Democratic Domain

Obama donors with Soros ties plot to use eminent domain to make money


Local officials in San Bernardino County, Calif., met last week to consider a controversial proposal to use eminent domain powers to seize and refinance underwater mortgages.

The plan, which is being championed by wealthy investors with deep ties to the Democratic Party, has drawn criticism from opponents who see it as an egregious violation of property rights and an exercise in political cronyism.

“This is a group of folks who want to come in and use the government to help acquire properties for them and provide an impressive return on their investment,” said Steven Greenhut, a senior fellow at the Pacific Research Institute, a free-market think tank.

The meeting in San Bernadino took place amid revelations that the investors and county officials were involved in secret negotiations for nearly five months before the proposal became public.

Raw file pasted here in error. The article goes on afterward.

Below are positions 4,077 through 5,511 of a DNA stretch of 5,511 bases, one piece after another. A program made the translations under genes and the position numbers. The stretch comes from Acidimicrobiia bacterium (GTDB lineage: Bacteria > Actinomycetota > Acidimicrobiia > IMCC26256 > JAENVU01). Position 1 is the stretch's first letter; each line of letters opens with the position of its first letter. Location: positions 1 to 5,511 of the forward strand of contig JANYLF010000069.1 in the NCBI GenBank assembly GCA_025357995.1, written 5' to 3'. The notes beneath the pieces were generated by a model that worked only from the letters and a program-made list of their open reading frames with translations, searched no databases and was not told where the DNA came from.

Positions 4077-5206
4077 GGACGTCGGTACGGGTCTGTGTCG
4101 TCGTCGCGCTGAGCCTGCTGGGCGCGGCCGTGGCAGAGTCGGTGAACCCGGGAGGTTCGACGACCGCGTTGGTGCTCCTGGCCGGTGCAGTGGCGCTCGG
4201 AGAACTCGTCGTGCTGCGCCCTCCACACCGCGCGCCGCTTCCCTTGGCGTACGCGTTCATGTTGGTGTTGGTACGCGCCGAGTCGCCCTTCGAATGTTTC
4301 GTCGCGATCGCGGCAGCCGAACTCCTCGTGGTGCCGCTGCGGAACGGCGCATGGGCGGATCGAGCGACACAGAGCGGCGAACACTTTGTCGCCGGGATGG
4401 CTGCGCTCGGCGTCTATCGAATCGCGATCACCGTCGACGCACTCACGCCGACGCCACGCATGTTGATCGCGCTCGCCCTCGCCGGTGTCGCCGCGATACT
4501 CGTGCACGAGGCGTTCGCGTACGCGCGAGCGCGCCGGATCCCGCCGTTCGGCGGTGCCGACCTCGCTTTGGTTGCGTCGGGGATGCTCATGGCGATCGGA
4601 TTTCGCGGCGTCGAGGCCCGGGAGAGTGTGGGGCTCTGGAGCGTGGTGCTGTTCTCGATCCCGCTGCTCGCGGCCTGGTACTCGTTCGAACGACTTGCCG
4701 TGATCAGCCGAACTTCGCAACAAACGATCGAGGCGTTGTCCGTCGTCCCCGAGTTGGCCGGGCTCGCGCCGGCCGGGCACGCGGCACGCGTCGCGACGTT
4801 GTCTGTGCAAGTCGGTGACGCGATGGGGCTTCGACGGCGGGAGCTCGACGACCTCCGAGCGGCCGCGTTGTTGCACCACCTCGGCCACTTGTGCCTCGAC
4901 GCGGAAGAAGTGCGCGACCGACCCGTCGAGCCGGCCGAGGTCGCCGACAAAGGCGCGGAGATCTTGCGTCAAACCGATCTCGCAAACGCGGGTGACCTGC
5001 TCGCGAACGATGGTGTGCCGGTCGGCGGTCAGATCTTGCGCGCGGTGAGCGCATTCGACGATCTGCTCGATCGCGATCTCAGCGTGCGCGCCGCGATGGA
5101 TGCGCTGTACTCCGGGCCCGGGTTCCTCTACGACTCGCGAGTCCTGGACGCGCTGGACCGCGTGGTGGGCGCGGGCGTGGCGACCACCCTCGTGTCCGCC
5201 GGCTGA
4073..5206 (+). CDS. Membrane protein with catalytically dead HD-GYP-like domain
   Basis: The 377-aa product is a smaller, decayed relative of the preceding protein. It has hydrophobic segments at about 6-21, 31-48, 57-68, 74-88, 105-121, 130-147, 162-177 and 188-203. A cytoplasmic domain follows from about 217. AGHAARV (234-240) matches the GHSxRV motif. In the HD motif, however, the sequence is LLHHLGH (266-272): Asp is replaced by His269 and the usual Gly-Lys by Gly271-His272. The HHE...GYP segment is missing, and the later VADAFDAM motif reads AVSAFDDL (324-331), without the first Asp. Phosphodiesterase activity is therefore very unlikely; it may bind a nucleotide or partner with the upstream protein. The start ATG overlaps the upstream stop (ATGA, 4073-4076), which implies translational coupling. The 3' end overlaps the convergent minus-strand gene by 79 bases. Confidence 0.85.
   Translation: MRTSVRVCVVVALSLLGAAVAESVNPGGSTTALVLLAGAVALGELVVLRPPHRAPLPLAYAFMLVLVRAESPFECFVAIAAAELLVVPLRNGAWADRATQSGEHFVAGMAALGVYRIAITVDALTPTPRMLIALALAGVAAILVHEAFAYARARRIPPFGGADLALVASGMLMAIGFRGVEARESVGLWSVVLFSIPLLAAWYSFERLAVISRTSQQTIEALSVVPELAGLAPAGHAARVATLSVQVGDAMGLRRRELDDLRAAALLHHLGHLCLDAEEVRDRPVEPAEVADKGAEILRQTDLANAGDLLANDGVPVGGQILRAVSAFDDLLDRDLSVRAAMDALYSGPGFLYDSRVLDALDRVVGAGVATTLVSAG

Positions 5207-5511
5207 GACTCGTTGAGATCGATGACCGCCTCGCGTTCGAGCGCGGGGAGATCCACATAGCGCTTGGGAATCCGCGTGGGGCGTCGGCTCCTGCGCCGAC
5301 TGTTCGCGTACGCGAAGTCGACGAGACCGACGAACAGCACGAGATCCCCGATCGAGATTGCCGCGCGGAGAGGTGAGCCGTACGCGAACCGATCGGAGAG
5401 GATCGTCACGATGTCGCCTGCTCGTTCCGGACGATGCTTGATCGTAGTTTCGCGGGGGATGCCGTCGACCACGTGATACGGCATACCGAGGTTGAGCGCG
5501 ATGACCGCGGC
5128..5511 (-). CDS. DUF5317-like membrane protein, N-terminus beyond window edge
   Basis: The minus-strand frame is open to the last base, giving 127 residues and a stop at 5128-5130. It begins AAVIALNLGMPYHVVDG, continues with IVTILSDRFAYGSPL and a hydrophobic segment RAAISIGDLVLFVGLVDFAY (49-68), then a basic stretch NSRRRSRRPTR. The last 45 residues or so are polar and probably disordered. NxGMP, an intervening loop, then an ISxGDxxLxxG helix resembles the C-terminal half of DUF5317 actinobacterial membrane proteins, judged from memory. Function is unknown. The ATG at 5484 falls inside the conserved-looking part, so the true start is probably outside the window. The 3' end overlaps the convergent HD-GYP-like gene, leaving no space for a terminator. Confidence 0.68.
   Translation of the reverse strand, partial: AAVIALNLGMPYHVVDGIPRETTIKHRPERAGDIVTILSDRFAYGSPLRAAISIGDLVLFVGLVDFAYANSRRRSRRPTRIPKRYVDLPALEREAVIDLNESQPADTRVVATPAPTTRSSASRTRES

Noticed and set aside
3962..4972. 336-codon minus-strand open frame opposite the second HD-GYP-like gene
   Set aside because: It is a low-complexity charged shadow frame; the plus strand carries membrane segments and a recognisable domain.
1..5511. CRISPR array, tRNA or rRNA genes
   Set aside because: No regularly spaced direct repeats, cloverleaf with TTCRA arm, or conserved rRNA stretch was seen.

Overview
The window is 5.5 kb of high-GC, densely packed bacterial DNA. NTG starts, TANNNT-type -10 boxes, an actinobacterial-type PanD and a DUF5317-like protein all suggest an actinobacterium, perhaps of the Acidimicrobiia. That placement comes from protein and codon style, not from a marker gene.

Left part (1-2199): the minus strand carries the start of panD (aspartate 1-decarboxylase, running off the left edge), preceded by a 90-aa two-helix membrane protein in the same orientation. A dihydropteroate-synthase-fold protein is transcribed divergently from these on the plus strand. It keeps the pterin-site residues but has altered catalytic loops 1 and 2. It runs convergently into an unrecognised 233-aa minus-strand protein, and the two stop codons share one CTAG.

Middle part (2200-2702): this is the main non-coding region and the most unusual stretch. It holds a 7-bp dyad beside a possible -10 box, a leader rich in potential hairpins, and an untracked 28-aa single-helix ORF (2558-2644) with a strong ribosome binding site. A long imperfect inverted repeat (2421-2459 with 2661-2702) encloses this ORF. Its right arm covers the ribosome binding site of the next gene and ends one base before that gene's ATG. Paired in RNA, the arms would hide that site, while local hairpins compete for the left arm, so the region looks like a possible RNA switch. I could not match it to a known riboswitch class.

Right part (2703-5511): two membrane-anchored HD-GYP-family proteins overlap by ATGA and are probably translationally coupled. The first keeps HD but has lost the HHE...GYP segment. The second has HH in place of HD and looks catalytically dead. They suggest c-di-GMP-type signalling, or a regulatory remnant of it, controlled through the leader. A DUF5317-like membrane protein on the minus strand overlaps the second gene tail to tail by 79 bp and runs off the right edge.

The county, along with the cities of Ontario and Fontana, has created a joint authority to consider a plan to restructure mortgages for certain borrowers who are “underwater,” meaning they owe more than their homes are worth. Officials estimate that as many as 100,000 mortgages in San Bernardino County are underwater.

The new authority would apply eminent domain power, which allows governments to forcibly acquire private property for public benefit. However, rather than seizing the physical properties in this case, the authority effectively would be purchasing the mortgages owed by the property owners, with the aim of restructuring them and selling them to investors who could then turn a profit by flipping the homes.

The proposal is being championed by a San Francisco firm called Mortgage Resolution Partners (MRP), which is closely tied to the Democratic Party and prominent liberal investors.

The firm’s chairman, Steven Gluckstern, has personally donated more than $160,000 to Democratic candidates and committees since 2000, including $7,300 to President Obama. Gluckstern also bundled between $200,000 and $500,000 in donations for the president in 2008.